With over 400 amendments readied for the committee debate on Senator Chris Dodd's financial reform package, Banking Chairman Dodd decided to ditch the democratic process and vote his own version of the bill out of committee. This moves the real debate to the Senate floor and worsens progressive's chance of improving the bill.
On Friday, Senators had readied their amendments which included dozens of Republican amendments that were clearly intended to draw out the debate and delay final action. After tweaking the bill over the weekend, Dodd moved for an up or down vote on his draft in committee. It passed on a strict party line vote 13-10. After a year of discussion, the committee "debate" and mark up took only 21 minutes.
Dodd said he was trying to avoid further partisan "polarization." Ranking republican Richard Shelby concurred with that view. "We're not going to the floor polarized. We're going to the floor right now in a spirit of trying to work a consensus bill, a meaningful substantive bill that I've said all along is what we need," Shelby said.
But a review of the amendments filed by both Democrats and Republicans indicated that not a lot of people on the Senate Banking Committee are happy with the Dodd draft.
Democrats had readied a dozen amendments to strengthen the bill including measures: to strengthen the Volcker Rule and the ban on proprietary trading, to create a truly independent stand-alone Consumer Financial Protection Agency, to impose maximum limits on leverage, to crack down on conflict of interest trading.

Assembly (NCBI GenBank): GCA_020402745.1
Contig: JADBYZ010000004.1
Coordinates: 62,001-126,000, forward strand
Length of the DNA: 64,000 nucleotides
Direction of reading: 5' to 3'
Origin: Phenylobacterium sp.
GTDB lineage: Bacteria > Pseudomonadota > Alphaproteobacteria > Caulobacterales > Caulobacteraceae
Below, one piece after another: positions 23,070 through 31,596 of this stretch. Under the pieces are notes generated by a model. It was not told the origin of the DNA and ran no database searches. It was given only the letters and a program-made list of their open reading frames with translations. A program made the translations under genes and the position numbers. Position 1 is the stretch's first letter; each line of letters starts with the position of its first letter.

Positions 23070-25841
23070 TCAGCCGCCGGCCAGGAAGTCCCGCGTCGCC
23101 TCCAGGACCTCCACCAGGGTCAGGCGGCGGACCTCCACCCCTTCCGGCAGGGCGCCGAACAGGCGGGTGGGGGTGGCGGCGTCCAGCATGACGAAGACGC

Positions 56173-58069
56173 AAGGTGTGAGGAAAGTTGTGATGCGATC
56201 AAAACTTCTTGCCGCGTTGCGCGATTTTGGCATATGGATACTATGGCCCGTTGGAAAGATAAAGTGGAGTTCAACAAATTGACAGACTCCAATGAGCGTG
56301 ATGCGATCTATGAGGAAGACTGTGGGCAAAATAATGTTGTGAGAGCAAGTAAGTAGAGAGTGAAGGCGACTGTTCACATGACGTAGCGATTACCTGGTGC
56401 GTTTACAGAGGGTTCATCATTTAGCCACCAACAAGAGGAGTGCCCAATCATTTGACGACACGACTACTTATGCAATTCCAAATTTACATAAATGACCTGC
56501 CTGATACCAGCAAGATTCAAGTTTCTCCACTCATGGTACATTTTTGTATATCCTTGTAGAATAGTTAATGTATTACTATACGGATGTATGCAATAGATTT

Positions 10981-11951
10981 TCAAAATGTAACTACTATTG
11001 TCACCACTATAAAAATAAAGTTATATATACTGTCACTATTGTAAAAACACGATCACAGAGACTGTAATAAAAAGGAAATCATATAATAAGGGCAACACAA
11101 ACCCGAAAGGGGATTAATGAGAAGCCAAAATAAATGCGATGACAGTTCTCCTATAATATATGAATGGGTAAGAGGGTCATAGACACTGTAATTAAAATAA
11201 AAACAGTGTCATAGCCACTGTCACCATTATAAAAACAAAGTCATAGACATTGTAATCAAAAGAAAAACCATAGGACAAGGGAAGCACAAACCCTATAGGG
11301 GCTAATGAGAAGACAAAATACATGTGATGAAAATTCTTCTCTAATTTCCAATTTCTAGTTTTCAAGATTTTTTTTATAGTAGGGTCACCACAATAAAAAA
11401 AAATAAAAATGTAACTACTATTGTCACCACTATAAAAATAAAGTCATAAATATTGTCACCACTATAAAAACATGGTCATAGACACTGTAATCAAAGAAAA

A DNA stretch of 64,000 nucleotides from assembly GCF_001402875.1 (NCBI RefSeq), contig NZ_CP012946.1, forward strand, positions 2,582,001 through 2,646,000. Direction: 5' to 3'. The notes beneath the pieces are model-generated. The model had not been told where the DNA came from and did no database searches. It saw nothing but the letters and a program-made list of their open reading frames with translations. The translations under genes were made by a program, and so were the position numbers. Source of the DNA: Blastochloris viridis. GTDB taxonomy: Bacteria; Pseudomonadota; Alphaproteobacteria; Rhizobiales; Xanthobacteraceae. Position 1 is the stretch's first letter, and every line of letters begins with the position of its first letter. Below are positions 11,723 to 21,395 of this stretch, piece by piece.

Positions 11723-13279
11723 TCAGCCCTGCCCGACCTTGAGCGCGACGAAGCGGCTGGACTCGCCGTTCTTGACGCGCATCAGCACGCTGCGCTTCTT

Republicans fielded hundreds of amendments to weaken the bill: to destroy the CFPA, to remove regulator's ability to oversee too big to fail institutions, to get rid of the industry-funded reserve to protect taxpayers from future bailouts, to weaken accounting rules and the like. The amendments also included a raft of date changes, a big bank delay strategy aided by Sens. Johanns, DeMint Vitter and Bunning.
Some will be sympathetic with Dodd's decision to move the bill to the floor and avoid a long drawn out fight, but it is clear that the move will also cost progressives. Now the
votes and the views of Democratic centrists once again take center stage.
At this point, the only slim hope of improving the bill is an alliance between progressive Democrats and key Republicans who are truly worried about too big to fail institutions and their death grip on the economy. There is no good way to "unwind" these systematically dangerous institutions, they must be prevented from growing too big to fail in the first place. Conservative Congressman Ron Paul (R-TX) and progressive Alan Grayson (D-FL) managed to create a successful alliance to champion an audit of the Federal Reserve that has made it into both the House and Senate version of the bill. Will a new right-left team emerge in the Senate to move reform forward? Stay tuned.